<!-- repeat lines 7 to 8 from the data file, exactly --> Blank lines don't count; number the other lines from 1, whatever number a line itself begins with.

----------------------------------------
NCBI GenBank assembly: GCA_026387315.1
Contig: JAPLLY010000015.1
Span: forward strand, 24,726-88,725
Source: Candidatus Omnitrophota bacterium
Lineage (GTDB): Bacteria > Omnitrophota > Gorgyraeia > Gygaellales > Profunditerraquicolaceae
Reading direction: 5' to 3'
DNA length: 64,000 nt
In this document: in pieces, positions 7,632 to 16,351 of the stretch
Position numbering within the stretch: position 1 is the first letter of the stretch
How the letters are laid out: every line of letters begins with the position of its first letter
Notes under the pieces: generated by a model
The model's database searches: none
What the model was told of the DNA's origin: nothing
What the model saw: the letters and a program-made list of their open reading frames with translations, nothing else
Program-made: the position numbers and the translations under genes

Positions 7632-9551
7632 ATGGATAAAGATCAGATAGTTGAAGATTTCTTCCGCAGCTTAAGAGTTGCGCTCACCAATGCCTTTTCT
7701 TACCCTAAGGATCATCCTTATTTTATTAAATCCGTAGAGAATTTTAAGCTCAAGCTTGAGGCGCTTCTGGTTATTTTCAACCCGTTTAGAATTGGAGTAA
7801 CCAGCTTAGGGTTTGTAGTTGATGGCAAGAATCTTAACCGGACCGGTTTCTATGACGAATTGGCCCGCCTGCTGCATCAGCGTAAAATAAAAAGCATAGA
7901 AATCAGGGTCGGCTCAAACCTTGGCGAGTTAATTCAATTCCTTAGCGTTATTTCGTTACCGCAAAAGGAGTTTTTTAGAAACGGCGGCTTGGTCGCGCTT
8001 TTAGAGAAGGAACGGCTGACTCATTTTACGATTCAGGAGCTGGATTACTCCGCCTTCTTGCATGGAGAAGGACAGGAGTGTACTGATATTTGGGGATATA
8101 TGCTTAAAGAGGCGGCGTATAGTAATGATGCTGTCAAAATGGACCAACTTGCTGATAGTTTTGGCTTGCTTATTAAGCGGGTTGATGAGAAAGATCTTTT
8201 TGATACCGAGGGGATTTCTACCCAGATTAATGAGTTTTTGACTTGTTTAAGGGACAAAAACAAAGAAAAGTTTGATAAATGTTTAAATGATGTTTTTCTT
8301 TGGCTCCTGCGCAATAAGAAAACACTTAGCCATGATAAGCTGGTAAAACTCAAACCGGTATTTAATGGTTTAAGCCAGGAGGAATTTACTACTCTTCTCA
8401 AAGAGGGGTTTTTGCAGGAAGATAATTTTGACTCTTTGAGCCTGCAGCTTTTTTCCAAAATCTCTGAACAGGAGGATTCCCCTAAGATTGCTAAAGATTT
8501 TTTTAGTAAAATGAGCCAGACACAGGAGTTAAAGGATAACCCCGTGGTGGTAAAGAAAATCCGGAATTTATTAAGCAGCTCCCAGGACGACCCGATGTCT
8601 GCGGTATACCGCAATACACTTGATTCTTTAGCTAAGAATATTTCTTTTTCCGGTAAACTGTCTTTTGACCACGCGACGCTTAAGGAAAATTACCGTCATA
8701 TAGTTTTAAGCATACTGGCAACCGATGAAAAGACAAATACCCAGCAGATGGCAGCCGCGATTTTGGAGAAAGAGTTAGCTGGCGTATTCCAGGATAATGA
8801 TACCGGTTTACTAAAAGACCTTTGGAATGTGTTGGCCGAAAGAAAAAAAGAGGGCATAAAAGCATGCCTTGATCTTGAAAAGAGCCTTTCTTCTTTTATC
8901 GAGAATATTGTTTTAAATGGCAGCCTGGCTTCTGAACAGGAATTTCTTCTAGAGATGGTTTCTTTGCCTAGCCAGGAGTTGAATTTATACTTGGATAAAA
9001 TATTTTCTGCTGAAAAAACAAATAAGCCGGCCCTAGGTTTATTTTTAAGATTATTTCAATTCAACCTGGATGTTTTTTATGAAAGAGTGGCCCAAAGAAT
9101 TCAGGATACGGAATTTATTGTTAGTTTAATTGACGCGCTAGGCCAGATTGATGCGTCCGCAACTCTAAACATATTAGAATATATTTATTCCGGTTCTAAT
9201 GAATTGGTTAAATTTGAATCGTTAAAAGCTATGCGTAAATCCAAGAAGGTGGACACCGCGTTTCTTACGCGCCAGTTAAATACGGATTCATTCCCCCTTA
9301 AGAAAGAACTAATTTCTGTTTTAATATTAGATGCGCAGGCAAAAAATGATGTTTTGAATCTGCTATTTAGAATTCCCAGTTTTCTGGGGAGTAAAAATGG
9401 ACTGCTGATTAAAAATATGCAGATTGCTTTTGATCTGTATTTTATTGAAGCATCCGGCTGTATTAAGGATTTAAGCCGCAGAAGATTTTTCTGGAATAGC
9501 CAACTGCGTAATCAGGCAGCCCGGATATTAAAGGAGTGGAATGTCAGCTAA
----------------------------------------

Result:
DNA length: 64,000 nt
In this document: in pieces, positions 7,632 to 16,351 of the stretch